Parable of the good critic

10th March 2006 at 00:00
Diana Hinds sees pupils' work improve when they discuss it with each other

Year 8 at Waldegrave School for Girls in Twickenham are studying Christian parables. But they are not simply reading them and they are doing more even than writing them. To today's lesson they have brought the draft parables they wrote for last week's homework and they are reading and commenting on one another's as a means of improving on their own. By putting the girls first in the role of critics and assessors, the aim of the lesson is to make them better and more engaged writers.

They begin by looking at three examples of parables written by former Year 8 students, out of which they concoct their own criteria for what makes a good parable. Then they swap exercise books with each other.

"I think Kate's parable is really good because it's very detailed, it's got lots of speech and she's got a good message. It's a bit like Cinderella, but she has made it her own," reflects 12-year-old Bryony Bower. "I'm probably going to put more speech into mine now because it makes hers a lot better."

Peer-assessment leads on quite naturally to self-assessment and, with a little prompting from their teacher, Amy Fiske, the girls decide on their goals for redrafting.

"I'm going to build my parable up more gradually and maybe make the moral a bit clearer," says Eve Kekeh, 12. "When it's the teacher telling you what you should do, it's just written down. But if it's your friend, you can talk about it and you can understand what they're telling you to do."

Assessment has been a problematic issue for religious education in recent years, and in 2003 was declared by Ofsted to be weaker in secondary RE than in any other subject. Part of the reason for this, according to Lat Blaylock, editor of RE Today, is that "the Government has not supported assessment in RE in the same way as in national curriculum subjects like geography and history".

The new national framework for RE, introduced in 2004, makes a substantial contribution to assessment, he says, but because local authorities still determine their own local RE syllabus and revise it only every five years, this non-statutory document will be slow to take effect.

RE teachers in secondary schools all too often suffer from assessment overload, many of them seeing 500 to 600 pupils - plus exercise books - for one lesson a week. Their assessments, says Lat Blaylock, have tended to over-assess the factual aspects of the subject - learning about religion - at the expense of its more reflective side - learning from religion.

"Too many teachers have given up on assessing engagement and reflection in RE because it's harder to do," he says. "But that is where RE's capacity to motivate children is mostly located."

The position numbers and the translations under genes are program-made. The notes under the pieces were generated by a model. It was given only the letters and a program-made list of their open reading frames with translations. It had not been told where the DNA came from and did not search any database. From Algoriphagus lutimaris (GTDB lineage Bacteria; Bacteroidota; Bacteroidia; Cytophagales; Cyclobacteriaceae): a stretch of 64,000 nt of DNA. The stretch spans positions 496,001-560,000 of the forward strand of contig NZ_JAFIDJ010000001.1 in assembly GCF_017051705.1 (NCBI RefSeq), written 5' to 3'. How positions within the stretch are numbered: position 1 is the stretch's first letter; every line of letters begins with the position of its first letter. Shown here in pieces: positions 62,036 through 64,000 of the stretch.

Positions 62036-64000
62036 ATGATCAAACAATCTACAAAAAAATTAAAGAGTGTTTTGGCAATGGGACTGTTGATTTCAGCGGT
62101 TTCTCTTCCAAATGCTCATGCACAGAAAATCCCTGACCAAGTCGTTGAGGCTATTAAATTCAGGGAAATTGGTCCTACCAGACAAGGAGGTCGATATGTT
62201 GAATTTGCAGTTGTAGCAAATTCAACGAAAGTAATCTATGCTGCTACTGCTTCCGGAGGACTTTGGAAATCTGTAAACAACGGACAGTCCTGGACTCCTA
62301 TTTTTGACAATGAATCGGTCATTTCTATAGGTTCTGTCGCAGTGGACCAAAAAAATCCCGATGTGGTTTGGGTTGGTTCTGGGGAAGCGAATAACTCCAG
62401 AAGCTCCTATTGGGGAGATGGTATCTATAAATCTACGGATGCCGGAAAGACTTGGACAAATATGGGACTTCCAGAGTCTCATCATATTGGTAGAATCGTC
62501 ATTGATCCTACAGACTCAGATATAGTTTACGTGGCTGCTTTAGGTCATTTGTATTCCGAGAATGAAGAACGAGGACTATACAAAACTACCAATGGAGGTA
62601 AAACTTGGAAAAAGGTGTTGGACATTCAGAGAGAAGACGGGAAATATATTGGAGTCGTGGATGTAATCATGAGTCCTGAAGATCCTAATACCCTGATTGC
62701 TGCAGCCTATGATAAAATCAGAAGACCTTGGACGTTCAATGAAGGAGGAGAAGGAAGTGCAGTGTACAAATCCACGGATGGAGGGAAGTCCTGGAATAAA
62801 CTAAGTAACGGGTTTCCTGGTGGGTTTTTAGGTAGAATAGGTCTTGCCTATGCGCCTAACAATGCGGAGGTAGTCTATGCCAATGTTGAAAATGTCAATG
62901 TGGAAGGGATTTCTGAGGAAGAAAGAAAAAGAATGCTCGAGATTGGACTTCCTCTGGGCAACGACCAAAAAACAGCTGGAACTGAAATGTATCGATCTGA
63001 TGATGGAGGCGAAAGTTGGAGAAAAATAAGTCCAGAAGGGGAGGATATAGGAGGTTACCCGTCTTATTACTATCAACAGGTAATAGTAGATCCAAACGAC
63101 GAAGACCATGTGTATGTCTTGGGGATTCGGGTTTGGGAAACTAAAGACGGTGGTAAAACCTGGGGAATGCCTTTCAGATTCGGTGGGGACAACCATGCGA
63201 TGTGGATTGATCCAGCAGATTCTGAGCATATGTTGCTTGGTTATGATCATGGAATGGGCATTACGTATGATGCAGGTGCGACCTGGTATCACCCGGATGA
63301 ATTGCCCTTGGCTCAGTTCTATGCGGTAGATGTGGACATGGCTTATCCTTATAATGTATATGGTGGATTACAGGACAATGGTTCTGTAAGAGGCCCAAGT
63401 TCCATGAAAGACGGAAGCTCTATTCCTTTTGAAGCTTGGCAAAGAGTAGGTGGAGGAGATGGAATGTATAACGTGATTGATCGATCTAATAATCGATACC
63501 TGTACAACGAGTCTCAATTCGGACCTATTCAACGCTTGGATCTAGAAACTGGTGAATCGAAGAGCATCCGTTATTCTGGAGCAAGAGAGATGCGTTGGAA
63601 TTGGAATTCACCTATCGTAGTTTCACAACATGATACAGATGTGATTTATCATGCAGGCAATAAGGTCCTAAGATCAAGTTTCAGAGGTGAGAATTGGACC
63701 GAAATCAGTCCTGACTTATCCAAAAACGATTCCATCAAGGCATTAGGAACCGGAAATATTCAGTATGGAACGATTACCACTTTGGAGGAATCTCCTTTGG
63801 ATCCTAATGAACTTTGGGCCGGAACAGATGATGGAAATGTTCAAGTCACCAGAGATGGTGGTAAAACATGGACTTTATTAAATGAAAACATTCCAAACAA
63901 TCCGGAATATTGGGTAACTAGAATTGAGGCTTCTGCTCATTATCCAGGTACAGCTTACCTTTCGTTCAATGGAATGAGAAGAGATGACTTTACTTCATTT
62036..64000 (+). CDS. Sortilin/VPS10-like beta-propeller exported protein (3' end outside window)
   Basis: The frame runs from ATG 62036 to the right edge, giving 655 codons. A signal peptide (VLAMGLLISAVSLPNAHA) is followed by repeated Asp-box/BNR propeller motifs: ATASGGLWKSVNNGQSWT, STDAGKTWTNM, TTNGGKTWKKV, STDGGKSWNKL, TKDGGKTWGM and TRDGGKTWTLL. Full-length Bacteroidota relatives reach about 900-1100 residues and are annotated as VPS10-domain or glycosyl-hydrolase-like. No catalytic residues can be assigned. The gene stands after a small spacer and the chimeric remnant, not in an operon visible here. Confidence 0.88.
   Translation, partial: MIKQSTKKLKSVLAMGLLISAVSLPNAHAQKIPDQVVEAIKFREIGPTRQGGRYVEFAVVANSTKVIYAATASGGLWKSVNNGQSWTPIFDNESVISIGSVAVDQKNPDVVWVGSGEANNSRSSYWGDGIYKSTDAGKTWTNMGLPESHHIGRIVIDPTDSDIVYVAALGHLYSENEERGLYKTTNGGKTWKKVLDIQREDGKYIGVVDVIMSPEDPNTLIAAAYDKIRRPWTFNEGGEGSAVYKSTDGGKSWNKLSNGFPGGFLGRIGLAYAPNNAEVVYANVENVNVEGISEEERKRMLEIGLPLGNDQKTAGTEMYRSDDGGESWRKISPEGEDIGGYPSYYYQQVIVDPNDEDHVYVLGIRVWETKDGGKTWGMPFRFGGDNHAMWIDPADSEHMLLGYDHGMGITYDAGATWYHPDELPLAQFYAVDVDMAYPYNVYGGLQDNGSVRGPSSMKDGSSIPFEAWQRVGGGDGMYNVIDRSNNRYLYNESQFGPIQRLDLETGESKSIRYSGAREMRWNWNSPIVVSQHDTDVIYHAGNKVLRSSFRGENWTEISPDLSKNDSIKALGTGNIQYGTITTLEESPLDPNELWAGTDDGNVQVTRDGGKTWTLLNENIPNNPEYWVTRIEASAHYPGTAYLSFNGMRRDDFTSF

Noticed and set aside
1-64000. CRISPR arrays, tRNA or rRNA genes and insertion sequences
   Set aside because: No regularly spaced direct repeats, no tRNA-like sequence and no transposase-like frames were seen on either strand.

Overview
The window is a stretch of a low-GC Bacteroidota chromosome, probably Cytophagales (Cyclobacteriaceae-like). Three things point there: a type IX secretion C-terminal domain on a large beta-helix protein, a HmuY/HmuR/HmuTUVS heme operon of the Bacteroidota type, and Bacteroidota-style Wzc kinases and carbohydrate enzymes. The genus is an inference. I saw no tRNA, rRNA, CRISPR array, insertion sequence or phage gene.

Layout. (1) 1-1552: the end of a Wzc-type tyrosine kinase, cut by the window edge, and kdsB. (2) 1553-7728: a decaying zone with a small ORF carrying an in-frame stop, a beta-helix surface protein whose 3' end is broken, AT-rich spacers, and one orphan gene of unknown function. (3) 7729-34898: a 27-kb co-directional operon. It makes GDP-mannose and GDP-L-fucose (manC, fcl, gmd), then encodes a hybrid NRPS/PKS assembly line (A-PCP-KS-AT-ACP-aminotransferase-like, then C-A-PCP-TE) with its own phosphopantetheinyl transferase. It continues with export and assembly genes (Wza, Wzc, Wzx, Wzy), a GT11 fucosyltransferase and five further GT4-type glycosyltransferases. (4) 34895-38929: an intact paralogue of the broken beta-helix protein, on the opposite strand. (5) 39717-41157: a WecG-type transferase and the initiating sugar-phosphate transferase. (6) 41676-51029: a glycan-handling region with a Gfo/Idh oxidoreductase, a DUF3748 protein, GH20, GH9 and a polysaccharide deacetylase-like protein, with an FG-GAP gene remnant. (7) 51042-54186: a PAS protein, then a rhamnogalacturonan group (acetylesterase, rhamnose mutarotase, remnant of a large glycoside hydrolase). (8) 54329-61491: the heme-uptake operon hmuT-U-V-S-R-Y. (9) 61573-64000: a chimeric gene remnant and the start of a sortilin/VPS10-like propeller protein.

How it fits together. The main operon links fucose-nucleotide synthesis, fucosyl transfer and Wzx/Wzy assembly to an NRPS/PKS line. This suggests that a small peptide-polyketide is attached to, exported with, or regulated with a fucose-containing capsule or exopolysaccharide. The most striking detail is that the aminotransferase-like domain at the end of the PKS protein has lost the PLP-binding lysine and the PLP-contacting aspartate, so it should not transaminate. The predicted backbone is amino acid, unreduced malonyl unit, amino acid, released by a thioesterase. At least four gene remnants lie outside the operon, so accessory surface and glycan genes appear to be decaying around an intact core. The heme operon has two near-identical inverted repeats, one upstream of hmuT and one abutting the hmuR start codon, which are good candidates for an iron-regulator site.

In an attempt to produce some good models of assessment to help RE teachers, last year Lat Blaylock devised and ran an Assessment for Learning in RE action research project. With funding from the St Gabriel's Trust, six RE teachers from primary and secondary schools took part, meeting for a total of three full days to compare notes and try out new ideas. Their findings will be disseminated through RE Today, and a publishing deal for key stage 3 material is in the pipeline.

"We wanted to explore ways of pupils showing their reflective skills through well-structured activities," explains Lat. "We wanted to encourage pupils to bring their own insights to their work, rather than parrot back five facts about Muslims or Hindus."

Amy Fiske first became interested in assessment for learning when Waldegrave School introduced it across the curriculum in 2003. She went on to complete an MA on assessment for learning in RE, and then took part in the action research project.

"When the school began focusing on assessment for learning, I thought this could be a way of engaging the pupils a bit more in RE, making learning a bit more fun and getting pupils to understand what was expected of them,"

she says.

As a result of her work, the school's assessment strategy in RE has been "transformed", says head of RE, Paula Gray. Not only has the project furnished Waldegrave with plenty of new ideas for lessons, including starter activities, plenary discussions and more interactive tasks, but the school has a new RE assessment policy, which features self and peer-assessment once every half term for all classes. Teachers share lesson aims with their pupils, pupils are encouraged to redraft their work, and a new "assessment de-coder", devised by Amy and shared with pupils, makes clear how they are progressing as well as reducing marking time for teachers.

"We're putting more emphasis on RE skills such as comparing, evaluating, expressing and justifying your own views," says Paula. "We weren't examining the full range of skills before and we weren't so explicit in our teaching objectives."

The apparent success of today's lesson will be tested next week when the girls hand in the final drafts of their parables. But Amy is confident that, in general, the new approach "has made them think a bit more deeply about their work". Research evidence shows, she says, that formative assessment boosts pupil performance, "but for me it's pupils' engagement in the lesson that's important."

This is an approach to religious education that focuses not only on what gets written down in books but on what is going on in pupils' hearts and minds. And the girls of Waldegrave School are clearly feeling the benefits.

"There are lots of chances in RE to find out what everybody in the class thinks, so you know about how other people feel," says Bryony Bower.

"You don't just copy stuff in RE, you can have class debates and we do presentations," adds Kate Cheetham, 13. "We do this more in RE than in other subjects because there's a lot to talk about."

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